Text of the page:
See those pictures above? They are of Mexico City, a teeming mass of humanity and my favorite city in the world.
2018 is coming to a close as I write this. I thought I would conclude the year – and this series – with a post that circles back to where it all began. This blog was created not long after I moved to Mexico City in 2012, a two-year experiment with numerous highs and lows, though certainly more of the former than the latter. My first photo locale feature, three years later, featured the city’s Chapultepec Castle. Twelve months after that, a follow-up post highlighted the visual wonders of the city’s Centro Histórico.
But there is much to be seen in a city this size that doesn’t fit easily into any single category. Like this blog, there is a veritable potpourri of eye candy throughout CDMX, ranging from dilapidated buildings to elegant roofcombs to market foodstuffs to haphazard graffiti to the Chilangos themselves, 22 million living, breathing human beings who give Mexico City its heart and soul. Enjoy this random Mexico City potpourri, Loyal Reader…and thanks!
Mexico City, once the biggest city in the world and still the biggest city in the Americas, has more than enough museums to keep its 20 million + residents satisfied: over 100, the most of any city in the world.
An exact count is not really possible considering that new museums and galleries open every month, but seemingly every subject is covered. Do you like classic cars? Check out the Museo del Automóvil (Automobile Museum), in the south of the city. Are you fascinated by European decorative arts? You won’t want to miss Museo Franz Mayer, near the Alameda Central and home to a rich collection of tapestries, furnishings, and garments. Eager to learn more about the struggle for indigenous women’s rights? You should visit the Museo de la Mujer (Museum of the Woman), a few blocks east of Plaza Garibaldi. Curious about the agave harvest? The Museo del Tequila y El Mezcal, (Museum of Tequila and Mezcal) in Plaza Garibaldi itself, is for you – and admission includes a free tequila shot!
Some of the museums are real oddities. The delightful Museo de Arte Popular (Popular Art Museum), housed in an Art Deco firehouse south of the Alameda Central, displays fanciful alebrijes – colorful folk art sculptures that feature in an elaborate parade each October. The Museo de la Medicina (Museum of Medicine), near Plaza San Jacinto in the Centro Histórico, has more exhibits of aborted fetuses and genital warts than even the strongest stomach can handle. The adjacent Museo de la Inquisición (Inquisition Museum), which shares the same building, is of the disturbing-and-yet-I-can’t-avert-my-eyes variety. And Anahacualli, south of Coyoacán, is a cool and spooky stone hacienda that resembles an Aztec temple of sorts and that houses Diego Rivera’s formidable collection of pre-Hispanic idols.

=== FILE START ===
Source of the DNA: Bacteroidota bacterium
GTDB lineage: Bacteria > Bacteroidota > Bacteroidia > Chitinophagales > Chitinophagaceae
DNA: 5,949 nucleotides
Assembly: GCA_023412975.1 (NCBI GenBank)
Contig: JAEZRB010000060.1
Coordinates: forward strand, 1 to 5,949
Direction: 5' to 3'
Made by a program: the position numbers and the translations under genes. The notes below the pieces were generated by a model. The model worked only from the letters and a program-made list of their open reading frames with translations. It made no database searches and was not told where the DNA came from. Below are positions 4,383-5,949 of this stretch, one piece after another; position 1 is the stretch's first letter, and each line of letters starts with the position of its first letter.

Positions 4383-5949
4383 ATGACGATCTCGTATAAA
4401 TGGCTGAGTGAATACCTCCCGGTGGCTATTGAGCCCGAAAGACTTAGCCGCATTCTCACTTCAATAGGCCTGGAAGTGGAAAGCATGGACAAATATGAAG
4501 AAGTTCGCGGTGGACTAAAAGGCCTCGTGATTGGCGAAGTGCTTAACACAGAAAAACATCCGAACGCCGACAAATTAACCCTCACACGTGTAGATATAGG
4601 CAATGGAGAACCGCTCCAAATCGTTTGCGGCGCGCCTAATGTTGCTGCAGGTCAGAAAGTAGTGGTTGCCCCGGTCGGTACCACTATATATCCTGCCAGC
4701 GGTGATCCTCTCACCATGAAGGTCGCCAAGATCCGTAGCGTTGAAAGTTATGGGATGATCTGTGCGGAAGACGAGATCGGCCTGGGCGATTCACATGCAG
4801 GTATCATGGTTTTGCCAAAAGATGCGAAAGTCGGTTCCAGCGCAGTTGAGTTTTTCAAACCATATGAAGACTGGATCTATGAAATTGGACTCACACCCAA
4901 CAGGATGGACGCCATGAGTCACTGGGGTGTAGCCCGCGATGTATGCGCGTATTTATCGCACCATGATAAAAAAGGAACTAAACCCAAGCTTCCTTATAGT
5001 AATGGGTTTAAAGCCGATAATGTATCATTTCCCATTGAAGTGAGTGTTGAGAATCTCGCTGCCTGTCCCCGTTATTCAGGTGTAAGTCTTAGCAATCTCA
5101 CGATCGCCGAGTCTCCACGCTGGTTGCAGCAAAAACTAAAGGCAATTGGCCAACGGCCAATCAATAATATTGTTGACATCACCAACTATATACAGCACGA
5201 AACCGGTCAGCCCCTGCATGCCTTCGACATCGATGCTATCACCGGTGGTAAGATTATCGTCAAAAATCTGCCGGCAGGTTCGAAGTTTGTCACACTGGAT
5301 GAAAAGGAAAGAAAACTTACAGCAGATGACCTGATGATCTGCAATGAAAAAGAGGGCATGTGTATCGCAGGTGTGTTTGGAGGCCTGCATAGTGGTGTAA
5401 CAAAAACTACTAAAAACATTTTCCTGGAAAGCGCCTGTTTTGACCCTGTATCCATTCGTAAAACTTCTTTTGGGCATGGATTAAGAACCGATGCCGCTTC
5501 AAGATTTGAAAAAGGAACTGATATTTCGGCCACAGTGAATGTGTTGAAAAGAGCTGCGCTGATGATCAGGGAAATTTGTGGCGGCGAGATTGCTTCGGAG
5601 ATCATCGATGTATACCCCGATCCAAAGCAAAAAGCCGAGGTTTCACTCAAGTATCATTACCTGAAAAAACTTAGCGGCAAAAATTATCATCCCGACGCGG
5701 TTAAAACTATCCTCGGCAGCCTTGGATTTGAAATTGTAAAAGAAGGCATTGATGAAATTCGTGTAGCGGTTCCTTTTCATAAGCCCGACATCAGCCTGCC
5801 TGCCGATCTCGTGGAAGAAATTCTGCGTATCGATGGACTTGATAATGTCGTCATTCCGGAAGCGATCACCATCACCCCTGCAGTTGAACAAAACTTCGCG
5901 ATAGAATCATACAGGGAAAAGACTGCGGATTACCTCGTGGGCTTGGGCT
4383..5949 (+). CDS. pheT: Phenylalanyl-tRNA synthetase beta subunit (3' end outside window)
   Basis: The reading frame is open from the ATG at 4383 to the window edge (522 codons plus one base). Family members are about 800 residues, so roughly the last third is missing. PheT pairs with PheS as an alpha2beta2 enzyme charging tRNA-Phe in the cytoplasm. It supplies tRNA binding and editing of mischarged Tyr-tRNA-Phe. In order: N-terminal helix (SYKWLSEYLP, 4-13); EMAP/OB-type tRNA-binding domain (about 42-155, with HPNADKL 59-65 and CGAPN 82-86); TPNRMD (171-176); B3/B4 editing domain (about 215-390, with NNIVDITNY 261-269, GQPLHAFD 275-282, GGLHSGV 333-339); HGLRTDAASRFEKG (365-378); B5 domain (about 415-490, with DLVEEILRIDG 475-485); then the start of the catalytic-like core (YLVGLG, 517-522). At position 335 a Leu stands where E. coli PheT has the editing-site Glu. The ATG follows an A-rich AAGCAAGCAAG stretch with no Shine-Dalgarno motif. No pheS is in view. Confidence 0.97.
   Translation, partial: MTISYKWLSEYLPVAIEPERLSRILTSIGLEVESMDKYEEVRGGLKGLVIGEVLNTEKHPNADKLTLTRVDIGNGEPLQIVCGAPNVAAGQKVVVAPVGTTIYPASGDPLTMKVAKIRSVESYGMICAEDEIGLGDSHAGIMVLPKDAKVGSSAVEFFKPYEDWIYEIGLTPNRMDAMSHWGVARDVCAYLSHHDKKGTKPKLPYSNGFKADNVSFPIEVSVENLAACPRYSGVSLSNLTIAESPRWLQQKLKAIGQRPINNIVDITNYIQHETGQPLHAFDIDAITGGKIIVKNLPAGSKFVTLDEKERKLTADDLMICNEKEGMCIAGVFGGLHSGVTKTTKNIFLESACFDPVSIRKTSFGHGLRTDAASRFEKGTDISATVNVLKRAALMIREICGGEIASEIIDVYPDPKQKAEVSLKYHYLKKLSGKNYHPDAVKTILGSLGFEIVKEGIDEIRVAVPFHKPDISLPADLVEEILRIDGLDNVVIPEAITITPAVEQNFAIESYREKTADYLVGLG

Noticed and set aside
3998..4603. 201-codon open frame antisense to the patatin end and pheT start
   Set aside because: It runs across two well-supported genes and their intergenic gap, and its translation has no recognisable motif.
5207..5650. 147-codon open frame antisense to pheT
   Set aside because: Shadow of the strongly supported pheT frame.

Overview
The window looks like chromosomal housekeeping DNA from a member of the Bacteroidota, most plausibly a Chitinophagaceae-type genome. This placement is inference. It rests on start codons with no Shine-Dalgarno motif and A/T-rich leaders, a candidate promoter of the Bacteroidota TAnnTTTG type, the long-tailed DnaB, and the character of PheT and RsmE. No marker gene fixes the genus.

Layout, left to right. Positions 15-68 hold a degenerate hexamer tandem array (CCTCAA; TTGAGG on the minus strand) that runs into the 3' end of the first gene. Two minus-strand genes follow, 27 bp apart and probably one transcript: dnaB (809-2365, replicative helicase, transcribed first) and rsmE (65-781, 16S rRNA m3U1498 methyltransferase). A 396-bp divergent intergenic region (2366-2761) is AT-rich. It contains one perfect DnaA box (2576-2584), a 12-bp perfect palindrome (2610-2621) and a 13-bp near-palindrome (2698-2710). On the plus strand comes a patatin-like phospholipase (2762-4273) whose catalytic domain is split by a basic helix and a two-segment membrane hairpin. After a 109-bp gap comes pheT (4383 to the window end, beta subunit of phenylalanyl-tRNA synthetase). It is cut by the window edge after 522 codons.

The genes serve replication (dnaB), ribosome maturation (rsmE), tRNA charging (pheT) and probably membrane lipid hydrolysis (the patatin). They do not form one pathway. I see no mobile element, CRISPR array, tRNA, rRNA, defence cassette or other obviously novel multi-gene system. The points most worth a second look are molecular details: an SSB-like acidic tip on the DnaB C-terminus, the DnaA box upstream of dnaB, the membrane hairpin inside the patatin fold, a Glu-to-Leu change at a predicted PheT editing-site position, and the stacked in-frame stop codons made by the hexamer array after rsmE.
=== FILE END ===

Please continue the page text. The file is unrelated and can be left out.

I was inspired to write this post at the suggestion of my fellow blogger William, a retired English teacher who now spends half the year in Mexico City. (Life goals – en serio!) Check out his writings at ilovemexico2013.blogspot.com. In the meantime, here are my Top Ten Mexico City Museums:
It was roughly 5.5 years ago that I started this blog, and six years ago to the month that I took my first of four, unknown to me at the time, exploratory trips to Mexico City prior to my moving there…a move that, in turn, led to the creation of this blog. As such, I thought I’d start 2018 with a post that hearkens nostalgically back to a wonderful extended weekend in Mexico. Where have the last six years gone?! Continue reading “Three Days around Valle de Bravo”
Earlier this fall, the New York Times ran a contest that was right up my alley. The famous NYC daily took applications for a single travel writer who would spend 52 weeks – the entirety of 2018 – traveling around the world, spending seven days apiece in each of the newspaper’s 52 places to visit in 2017.
The application process was easy enough; applicants had to provide links to their social media accounts and to write a 500-word essay, but the competition was ridiculous. The job opening was posted for roughly 14 days; the paper received 3,100 applications in the first 72 hours alone!
I threw my proverbial hat into the ring, even though I had already visited many of the destinations in question, such as Stockholm and Puerto Escondido. Considering the competition, I know that I – along with every other applicant, for that matter – face an uphill battle towards job acceptance, but I would definitely savor the opportunity and believe that I can excel in the role.
In my essay, I wrote about how my having already visited 70 countries makes me the ideal candidate because, having traveled internationally every year since 2000 except 2014 and 2015, I am not only a seasoned traveler but a tireless one as well.